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8 Practical Tips for Newbie Graphic Designers

Some help for those just starting out in the industry.

One of my cousins recently joined a creative agency as an entry-level graphic designer. For the first couple of weeks, he was in complete disarray. Being relatively new in the professional field, he was unaccustomed to working in an office environment.

The dilemma of not being able to adjust in a new working environment is what every newbie graphic designer faces. They constantly face issues in adjusting to the new set-up and fail to deliver their true potential. This happens especially when you don’t know what the tools of the trade are. Today I would like to assist my newbie graphic designer friends in adapting to the new environment with eight practical tips:

Learn from others

Being new and relatively junior in practice, you must acknowledge the experience of your seniors and peers. Don’t be a know-it-all, instead learn from others. Make a note of all the insightful tips and pointers given by the people already working there. Bear in mind that the people who are more experienced that you will have learnt from their mistakes. So being new, you can learn from them and avoid the mistakes that they made. Never feel ashamed in asking for help from others.

Remember names

Although I understand that some people are terrible at remembering names, it is crucial to grasp the names of all your colleagues and peers as soon as possible. Not only will this make a positive impression on your co-workers, they will treat you with respect and admiration. When you call people by their name and not just by their designation, it creates a long-term bond between the two of you which is vital in team work.

Ask questions

Many times, young graphic designers who are hired at the entry-level feel shy in asking anything at all. Whenever you face an issue and you want an answer, never hesitate in asking questions from the relevant party. Asking questions creates a positive impression on your boss who will think of you as an eager-to-learn and enthusiastic worker. No matter how dumb your questions may sound, don’t feel shy in asking and clearing the confusion.

Be a team player

It is a totally different scenario if you’re working as a freelancer or in a design agency. Working self-employed means that you’re the sole man in-charge, you call the shots. But in an employed scenario, it is a team-based effort. Being a newbie designer, you must learn to be a team player and work in a group. Learn to coordinate with your team members and acknowledge each worker’s effort.

Keep your stuff organized

One of the most common dilemmas of junior/entry-level designers is their disorganization of work. Since the workload of a new designer is cumbersome, you must keep your stuff organized and arranged. Most of your work will be on Photoshop or Illustrator, which involves scores of layers in a single file. A useful tip to be a successful graphic designer is to name your layers accordingly so that it will be easier to find them when any changes arrive.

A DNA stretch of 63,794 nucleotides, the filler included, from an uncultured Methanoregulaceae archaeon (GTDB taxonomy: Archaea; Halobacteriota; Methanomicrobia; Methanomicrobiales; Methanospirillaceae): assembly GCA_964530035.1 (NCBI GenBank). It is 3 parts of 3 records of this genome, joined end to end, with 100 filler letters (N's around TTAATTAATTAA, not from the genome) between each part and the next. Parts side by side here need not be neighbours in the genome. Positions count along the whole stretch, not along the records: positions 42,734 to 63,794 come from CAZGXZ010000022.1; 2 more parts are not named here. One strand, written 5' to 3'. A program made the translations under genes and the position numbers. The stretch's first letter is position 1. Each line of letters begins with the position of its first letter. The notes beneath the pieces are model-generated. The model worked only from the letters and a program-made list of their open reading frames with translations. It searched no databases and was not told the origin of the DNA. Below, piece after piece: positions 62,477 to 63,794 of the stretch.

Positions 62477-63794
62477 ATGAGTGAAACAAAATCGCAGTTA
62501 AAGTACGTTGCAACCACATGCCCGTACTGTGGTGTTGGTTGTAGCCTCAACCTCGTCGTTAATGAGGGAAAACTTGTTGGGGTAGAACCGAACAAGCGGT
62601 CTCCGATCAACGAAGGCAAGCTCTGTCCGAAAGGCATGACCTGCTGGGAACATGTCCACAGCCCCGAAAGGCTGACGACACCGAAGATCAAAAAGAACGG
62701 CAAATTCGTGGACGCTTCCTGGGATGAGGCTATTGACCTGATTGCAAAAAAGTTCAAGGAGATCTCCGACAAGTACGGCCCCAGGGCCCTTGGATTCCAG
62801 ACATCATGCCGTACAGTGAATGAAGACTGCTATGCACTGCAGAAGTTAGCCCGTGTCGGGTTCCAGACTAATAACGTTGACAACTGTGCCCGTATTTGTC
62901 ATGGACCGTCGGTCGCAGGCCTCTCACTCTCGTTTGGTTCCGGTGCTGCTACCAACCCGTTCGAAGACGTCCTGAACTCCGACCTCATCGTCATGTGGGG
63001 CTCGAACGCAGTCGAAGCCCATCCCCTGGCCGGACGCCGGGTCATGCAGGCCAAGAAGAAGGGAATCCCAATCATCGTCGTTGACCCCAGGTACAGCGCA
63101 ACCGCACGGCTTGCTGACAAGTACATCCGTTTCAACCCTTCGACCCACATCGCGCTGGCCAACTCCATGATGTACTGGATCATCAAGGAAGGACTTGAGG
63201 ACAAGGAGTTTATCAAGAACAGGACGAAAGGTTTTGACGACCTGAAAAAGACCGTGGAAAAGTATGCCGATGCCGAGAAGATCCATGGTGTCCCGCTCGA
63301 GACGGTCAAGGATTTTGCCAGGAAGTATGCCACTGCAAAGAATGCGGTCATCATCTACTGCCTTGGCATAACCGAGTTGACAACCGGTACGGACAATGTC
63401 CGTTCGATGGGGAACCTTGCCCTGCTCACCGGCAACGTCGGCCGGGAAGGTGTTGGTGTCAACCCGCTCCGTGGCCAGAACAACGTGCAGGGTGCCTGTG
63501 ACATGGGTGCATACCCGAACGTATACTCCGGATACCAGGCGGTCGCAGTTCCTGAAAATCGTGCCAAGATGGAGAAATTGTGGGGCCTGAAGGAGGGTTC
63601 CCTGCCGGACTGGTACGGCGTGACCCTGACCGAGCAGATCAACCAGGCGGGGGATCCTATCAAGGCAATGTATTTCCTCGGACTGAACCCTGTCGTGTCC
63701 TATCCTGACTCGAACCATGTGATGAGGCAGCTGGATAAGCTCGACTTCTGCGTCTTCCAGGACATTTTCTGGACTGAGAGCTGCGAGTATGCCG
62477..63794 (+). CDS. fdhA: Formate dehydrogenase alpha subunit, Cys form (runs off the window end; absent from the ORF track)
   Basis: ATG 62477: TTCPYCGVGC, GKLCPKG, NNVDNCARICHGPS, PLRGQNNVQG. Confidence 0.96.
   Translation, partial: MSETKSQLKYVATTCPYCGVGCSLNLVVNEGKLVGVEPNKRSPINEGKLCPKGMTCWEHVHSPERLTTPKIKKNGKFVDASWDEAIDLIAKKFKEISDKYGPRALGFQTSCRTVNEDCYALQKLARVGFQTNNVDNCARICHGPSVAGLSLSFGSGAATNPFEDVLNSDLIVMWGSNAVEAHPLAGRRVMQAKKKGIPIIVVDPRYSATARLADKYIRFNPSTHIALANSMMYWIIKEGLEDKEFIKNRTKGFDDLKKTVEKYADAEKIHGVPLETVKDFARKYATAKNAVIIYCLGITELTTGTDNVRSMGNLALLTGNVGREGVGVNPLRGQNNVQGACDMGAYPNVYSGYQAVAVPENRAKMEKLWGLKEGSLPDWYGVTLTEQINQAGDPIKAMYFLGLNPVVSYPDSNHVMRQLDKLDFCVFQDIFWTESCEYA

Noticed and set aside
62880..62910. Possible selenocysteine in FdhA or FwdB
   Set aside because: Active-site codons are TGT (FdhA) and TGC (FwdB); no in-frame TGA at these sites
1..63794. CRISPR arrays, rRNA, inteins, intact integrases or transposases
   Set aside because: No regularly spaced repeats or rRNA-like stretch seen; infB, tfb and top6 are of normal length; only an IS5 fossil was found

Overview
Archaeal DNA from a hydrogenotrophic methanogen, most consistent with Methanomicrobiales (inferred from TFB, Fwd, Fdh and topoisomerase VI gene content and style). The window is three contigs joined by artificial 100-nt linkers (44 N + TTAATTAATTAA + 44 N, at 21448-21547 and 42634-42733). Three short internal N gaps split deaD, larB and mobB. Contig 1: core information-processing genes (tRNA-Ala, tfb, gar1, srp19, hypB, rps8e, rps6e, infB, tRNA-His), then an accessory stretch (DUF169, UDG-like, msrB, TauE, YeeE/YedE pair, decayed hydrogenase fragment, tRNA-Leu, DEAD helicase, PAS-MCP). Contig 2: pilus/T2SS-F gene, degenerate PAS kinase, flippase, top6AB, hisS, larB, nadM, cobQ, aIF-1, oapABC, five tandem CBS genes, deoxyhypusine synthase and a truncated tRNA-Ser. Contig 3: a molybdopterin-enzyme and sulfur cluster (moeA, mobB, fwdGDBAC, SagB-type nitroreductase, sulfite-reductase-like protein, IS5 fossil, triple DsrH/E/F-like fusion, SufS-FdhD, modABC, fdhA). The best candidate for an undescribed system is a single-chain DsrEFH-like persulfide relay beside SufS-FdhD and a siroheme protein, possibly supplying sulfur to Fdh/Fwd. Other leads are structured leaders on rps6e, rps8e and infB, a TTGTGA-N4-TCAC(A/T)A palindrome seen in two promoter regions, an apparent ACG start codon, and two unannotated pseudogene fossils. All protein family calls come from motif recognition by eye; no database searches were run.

Improve via criticism

The problem with young blood nowadays is that they are not comfortable in hearing any form of criticism. They are so restless that they are averse to any disagreements. So for all the junior graphic designers out there, they must realize that criticism helps in improving and enhancing your skills. Learn to hear out others opinions and analysis about you. Instead of reacting negatively, try to take positive aspects from the censure and improve them.

Don’t make enemies

Another simple rule for adjusting in a new environment is to make your graphic designer personality likeable. Avoid making enemies of any of the co-workers as it badly affects your appraisals. Make friends rather than foes as you wouldn’t want someone to be backbiting behind your back all the time. Try to keep good terms and conditions with everyone irrespective of status and position. You never know when and where your acquaintance with someone might come in handy.

Speak out your ideas

Sometimes, when graphic designers join a new place, they feel shy in expressing their ideas and opinions. The biggest threat that they assume is that they will be humiliated or embarrassed. If you believe that a certain logo can be made better through your logo design ideas, don’t feel shy in letting your co-workers know about it. But there is a thin line between making your point and arguing for the sake of argument. Every idea or feedback that you give will help you in your appraisal.

Written by Charlie B Johnson

Charlie B Johnson is graphic designer and the owner of Graphic Design Blog, a web resource for graphic designers everywhere.
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